"I think what happens in this situation is you have people on both sides who feel very strongly about something and they're very passionate about it," Chitwood said. "You can't argue with someone's passion or their opinion. That creates something that ends up on the front page of the newspaper or is the headline in the news. If we're going to enter that discussion, you've got to be thoughtful and we've got to really think through it and be fair to both sides and make sure that whatever we come up can work.

"In something like this, the more thoughtful we can be, understanding and really taking the time to really vet through, I think that's going to be the important thing moving forward."

You've read  of  free articles. Subscribe to continue.

Dear Reader,

About a year ago, I happened upon this statement about the Monitor in the Harvard Business Review – under the charming heading of “do things that don’t interest you”:

“Many things that end up” being meaningful, writes social scientist Joseph Grenny, “have come from conference workshops, articles, or online videos that began as a chore and ended with an insight. My work in Kenya, for example, was heavily influenced by a Christian Science Monitor article I had forced myself to read 10 years earlier. Sometimes, we call things ‘boring’ simply because they lie outside the box we are currently in.”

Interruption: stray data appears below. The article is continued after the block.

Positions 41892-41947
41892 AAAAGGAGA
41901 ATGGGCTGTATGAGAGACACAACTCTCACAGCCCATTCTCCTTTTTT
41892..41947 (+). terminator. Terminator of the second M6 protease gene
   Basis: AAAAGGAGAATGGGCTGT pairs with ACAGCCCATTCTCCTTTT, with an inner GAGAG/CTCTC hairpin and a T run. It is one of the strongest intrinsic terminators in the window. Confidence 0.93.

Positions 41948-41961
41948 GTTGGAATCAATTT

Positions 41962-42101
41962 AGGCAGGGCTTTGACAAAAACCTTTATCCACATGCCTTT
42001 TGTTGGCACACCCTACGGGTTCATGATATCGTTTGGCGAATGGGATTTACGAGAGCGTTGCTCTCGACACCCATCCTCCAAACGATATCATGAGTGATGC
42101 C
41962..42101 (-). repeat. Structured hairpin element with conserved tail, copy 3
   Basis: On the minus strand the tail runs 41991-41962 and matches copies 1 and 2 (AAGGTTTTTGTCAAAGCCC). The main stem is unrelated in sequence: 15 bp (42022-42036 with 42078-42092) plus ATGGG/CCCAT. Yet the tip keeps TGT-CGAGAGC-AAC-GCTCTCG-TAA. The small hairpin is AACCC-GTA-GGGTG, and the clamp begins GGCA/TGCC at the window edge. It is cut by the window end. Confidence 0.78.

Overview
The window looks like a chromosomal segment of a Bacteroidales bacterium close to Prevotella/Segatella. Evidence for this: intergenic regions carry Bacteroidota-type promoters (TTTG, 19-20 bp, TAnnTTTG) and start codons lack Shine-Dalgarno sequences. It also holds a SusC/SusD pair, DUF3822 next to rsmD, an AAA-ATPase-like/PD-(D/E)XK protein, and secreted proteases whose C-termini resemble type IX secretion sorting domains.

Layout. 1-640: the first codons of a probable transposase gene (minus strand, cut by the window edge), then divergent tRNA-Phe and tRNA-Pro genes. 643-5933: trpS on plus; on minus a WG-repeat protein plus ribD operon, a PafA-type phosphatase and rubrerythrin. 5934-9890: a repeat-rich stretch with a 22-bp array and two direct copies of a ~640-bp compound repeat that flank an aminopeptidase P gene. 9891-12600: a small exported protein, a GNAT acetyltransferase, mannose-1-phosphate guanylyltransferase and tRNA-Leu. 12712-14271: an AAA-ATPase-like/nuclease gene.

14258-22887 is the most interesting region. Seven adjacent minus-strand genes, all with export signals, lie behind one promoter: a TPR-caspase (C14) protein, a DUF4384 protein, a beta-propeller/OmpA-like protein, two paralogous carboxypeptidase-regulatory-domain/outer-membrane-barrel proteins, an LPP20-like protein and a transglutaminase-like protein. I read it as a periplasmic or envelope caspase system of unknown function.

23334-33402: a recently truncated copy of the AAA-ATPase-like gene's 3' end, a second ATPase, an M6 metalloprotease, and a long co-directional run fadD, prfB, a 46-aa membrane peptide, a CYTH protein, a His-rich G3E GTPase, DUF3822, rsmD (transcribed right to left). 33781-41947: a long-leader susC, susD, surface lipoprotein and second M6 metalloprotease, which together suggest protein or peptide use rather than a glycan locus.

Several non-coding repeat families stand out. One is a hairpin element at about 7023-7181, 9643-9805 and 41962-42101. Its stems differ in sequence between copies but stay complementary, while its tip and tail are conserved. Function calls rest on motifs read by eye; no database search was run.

If you were to come up with a punchline to a joke about the Monitor, that would probably be it. We’re seen as being global, fair, insightful, and perhaps a bit too earnest. We’re the bran muffin of journalism.

But you know what? We change lives. And I’m going to argue that we change lives precisely because we force open that too-small box that most human beings think they live in.

The Monitor is a peculiar little publication that’s hard for the world to figure out. We’re run by a church, but we’re not only for church members and we’re not about converting people. We’re known as being fair even as the world becomes as polarized as at any time since the newspaper’s founding in 1908.

We have a mission beyond circulation, we want to bridge divides. We’re about kicking down the door of thought everywhere and saying, “You are bigger and more capable than you realize. And we can prove it.”

If you’re looking for bran muffin journalism, you can subscribe to the Monitor for $15. You’ll get the Monitor Weekly magazine, the Monitor Daily email, and unlimited access to CSMonitor.com.